Posted in Ingredients

Foodstuff: Jerusalem Artichoke

Living in Northern Canada, one quickly learns that when one sees something new in the food-store one should grab it because it may disappear quickly and, perhaps, not be available again. When I saw the little objects you see pictured above, I almost passed them by as I thought they were root ginger. It was only when I looked closer that I saw the label identifying them as Jerusalem Artichokes. I had heard of these before but I don’t believe I have ever actually seen them. Naturally, I couldn’t pass them up.

My experience with Artichokes has been rather limited in the past and actually remains so after this present purchase because Jerusalem Artichokes are not really artichokes at all and do not, for that matter, have anything to do with Jerusalem. The name, I gather, is actually a corruption of the Italian word ‘girasole’, meaning sunflower and the part one eats is actually a tuber from a flowering plant in the same genus as the more familiar sunflower. The name artichoke is thus a bit horticulturally misleading and it is perhaps for this reason that one sees the referred to with increasing frequency as ‘sunchokes’ across the internet.

The tubers have a similarity to potatoes in consistency and, indeed, many recipes for potatoes are easily adapted to the Jerusalem Artichoke as well. One can easily find recipes where they are scalloped, gratineed and even mashed, as well as being used in soups and chowders, or braised, fried, or roasted. Unlike potatoes, they are also pleasant when raw and thus are useful in salads as well. Another difference between these tubers and the more common potato is that they store their carbohydrate in a form of a soluble fiber known as Inulin. Inulin is not to be confused with Insulin but it does have some significance to diabetics, like myself, as this particular form of carbohydrate has a low glycemic index. It also, apparently, can have a definite ‘musical’ after-effect in some people and, on one site, it was placed at the very top of the list of ‘fart-prompting’ vegetables. An honorable distinction indeed!

 I planned to use the tubers I bought in a cooked preparation of some sort but before that I wanted to do a taste test in its raw state. Jerusalem Artichokes can be peeled before use or just merely scrubbed to remove any surface dirt. The latter makes the most sense from a nutritional standpoint because it appears that, like the potato, many of the nutrients are in, or just under the skin. For my raw-tasting, though, I decided to peel one. It must be noted at this point that once Jerusalem Artichokes are peeled, they oxidize and blacken in very short order. As with apple slices, you can prevent this by letting them sit in acidulated water if you are not going to cook them immediately. I did this, using a few drops of lemon juice for the acid. Before going on to describe the actual taste experience, I just want to add that I tasted one slice before putting the others in the acidulated water and I found that, after I had swallowed, my mouth was left with a slight ‘starchy’ residue. It was not as nastily unpalatable as the same effect you get from a raw potato but it was noticeable. After soaking, though, this was not apparent at all so the acid rinse, aside from the discoloration issue, is a definite benefit if one is using the tubers raw.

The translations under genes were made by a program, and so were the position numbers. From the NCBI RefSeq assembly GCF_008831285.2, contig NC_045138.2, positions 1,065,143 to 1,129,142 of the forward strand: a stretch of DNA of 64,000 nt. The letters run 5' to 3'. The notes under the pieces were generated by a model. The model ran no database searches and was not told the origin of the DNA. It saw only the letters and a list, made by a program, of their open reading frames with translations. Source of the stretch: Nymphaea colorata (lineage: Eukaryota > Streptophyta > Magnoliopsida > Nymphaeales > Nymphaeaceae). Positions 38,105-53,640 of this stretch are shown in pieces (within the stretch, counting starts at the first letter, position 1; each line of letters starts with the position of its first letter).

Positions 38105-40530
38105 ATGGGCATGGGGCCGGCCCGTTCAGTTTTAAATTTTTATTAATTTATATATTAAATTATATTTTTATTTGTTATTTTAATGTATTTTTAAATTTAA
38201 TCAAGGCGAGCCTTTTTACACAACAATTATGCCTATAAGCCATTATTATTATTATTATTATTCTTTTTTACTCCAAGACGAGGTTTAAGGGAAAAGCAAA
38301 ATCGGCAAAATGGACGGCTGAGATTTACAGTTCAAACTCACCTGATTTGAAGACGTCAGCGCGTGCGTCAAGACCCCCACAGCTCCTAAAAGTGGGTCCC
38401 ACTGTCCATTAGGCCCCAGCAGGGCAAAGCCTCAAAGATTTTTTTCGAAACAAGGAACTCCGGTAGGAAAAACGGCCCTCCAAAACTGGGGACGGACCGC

Anyway, after draining the slices, I dried them off and served them with a little salt on the side so that my wife and I could both have a taste. The verdict, in short, is that we both enjoyed them. The texture is indeed something like a raw potato but they reminded me more of water chestnuts. The taste is very mild and, again, they put me most in mind of water chestnuts but with a definite sweetness and a nuttier flavor. Fresh water chestnuts are not something I expect to see here in Nunavut at any time in the near future and the canned ones always have a metallic taste I find, so, in addition to any other uses, Jerusalem Artichokes would make a great substitute in Chinese dishes.

In deciding how to cook the tubers, I did a bit of surfing and came up with some interesting results. I am going to share just a few of these with you so you can get some idea of the range of uses. Here are the links:

After a fair bit of consideration, I have decided that I am going to try roasting the few tubers that I have. I am not sure of the details as yet and I will be thinking about it in the next day or so. Naturally, I will be posting the results of my experiment in due course and will share my thoughts. Possibly, I may also include a full report on any ‘musical’ effects that occur.

7 thoughts on “Foodstuff: Jerusalem Artichoke

      1. Oh 🙂 I meant expansive (effusive), it grows very rapidly and displace native species, at least in Poland as far as I know.
        You can dig it out in Poland. It grows in the wild. And in Sao Paulo you can buy it sometimes in the Japanese district.

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